06 April 2015

Mirbelia ramulosa - Peaflower

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Mirbelia ramulosa - Peaflower

There are a vast array of peaflowers, but Mirbelia differs from the others by having a 2-celled pod, whereby a division is created by a false septum. In the case of Mirbelia ramulosa the false septum overlaps with the projecting placentas, thereby creating a complete division and superficially forming two pods, which divide along the vertical axis. With some Mirbelia species the division may not be complete, but the pod is still distinctly divided with a row of seed on each side.

Plants in the Mirbelia genus are renown for their colourful floral displays, which depending on the species come in a variety of colour combinations; some shrubs can be very prickly, whilst others not prickly at all. Mirbelia are endemic to Australia and comprise around 20 species, which are distributed in all States with the strange exception of SA and Tasmania, although there are odd recordings in SA near the NT boarder, plus one in Tasmania that is probably introduced.

Like many peaflowers, they tend to be particularly common after bushfires, which is certainly the case with Mirbelia ramulosa. In the Esperance region this species is not common and I know it only from a single population in a Reserve, NE of the town. It may have been more common before the surrounding land was cleared for broadacre wheat production.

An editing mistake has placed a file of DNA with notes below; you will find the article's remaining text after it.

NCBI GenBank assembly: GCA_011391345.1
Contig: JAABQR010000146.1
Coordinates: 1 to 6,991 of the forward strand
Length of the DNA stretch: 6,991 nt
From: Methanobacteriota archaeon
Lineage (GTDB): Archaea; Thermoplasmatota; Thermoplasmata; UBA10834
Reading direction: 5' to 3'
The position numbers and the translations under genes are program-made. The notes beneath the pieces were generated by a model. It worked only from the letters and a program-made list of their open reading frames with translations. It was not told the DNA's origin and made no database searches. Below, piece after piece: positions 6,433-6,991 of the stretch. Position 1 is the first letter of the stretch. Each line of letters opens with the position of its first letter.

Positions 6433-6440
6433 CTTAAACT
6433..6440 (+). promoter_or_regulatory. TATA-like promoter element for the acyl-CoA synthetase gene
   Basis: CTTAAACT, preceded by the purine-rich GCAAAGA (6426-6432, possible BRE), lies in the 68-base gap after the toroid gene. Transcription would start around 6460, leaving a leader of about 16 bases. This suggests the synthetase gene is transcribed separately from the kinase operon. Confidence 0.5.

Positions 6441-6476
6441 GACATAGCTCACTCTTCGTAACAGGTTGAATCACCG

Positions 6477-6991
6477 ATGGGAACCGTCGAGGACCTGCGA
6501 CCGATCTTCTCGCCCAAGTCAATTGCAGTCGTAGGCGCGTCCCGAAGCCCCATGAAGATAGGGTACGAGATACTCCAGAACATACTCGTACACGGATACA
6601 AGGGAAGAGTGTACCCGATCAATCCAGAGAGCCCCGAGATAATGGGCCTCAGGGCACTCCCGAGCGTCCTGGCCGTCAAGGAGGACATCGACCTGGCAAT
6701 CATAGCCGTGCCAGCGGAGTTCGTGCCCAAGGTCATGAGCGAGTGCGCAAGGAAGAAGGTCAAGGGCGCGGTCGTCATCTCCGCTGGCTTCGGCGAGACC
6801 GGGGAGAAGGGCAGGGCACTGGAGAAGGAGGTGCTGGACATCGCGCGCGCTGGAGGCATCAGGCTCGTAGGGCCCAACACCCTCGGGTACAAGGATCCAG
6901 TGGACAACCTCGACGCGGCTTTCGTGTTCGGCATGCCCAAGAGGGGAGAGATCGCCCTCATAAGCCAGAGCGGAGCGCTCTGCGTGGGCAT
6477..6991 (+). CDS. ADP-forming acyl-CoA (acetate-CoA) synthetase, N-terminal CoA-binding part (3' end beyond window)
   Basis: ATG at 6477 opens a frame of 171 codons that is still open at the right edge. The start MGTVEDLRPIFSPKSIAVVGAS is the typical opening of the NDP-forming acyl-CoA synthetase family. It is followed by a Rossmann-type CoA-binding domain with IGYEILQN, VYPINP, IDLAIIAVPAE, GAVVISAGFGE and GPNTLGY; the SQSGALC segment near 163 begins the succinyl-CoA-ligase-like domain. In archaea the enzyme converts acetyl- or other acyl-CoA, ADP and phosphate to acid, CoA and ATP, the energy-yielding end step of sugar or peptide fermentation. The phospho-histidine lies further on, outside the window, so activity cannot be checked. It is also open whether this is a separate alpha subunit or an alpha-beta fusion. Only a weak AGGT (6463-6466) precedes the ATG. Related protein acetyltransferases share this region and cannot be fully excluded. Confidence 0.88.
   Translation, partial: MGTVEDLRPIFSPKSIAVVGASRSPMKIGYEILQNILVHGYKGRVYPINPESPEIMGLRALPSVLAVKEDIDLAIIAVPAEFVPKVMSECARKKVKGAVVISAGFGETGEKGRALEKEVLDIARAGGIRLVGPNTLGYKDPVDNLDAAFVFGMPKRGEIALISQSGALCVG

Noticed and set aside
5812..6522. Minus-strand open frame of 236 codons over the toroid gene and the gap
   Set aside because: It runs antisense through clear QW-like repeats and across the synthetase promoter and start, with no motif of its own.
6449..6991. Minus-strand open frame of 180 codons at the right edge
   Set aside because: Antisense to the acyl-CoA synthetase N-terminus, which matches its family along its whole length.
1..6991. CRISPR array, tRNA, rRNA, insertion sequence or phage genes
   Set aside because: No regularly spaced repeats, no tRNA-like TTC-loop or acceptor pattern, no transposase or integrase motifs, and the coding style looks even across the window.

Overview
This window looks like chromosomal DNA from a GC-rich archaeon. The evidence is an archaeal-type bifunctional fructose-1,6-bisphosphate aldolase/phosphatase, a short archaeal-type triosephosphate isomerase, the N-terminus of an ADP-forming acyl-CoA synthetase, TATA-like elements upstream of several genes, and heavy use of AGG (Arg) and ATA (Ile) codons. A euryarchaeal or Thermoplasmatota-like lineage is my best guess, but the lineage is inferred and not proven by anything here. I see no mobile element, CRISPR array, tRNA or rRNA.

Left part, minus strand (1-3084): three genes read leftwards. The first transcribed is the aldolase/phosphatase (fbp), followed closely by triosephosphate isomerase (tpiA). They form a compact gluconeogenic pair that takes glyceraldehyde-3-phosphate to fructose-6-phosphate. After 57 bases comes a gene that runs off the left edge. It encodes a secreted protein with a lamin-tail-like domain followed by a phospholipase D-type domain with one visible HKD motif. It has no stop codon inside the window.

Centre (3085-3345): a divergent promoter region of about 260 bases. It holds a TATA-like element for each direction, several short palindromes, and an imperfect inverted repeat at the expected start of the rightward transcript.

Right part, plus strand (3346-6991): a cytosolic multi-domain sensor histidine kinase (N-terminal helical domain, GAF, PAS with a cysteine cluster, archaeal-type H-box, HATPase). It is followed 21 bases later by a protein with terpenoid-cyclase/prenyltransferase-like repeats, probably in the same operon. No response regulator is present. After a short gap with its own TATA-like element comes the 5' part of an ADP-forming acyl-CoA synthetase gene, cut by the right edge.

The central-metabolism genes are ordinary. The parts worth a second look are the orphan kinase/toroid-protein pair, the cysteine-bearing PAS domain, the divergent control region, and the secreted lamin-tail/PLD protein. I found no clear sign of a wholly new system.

Mirbelia ramulosa is endemic to WA, where it prefers semi-arid conditions and is found inland to around Kalgoorlie, plus (including coastal) all the way to north of Kalbarri, but does not occur in the cooler SW corner of the State. However it seems to have a broad habitat tolerance, inhabiting deep sand to heavy loams, limestone, rocky hills and granite. There are records of this species growing to 2 metres (6’-7’) in height, but locally they are less than half that size. Flowering is recorded from June to November, although exact timing is probably dependent on local weather conditions.

Mirbelia is part of the exceptionally large and highly diverse Fabaceae family, although depending on the classification system being used, may also be included in Papilionaceae or Leguminosae.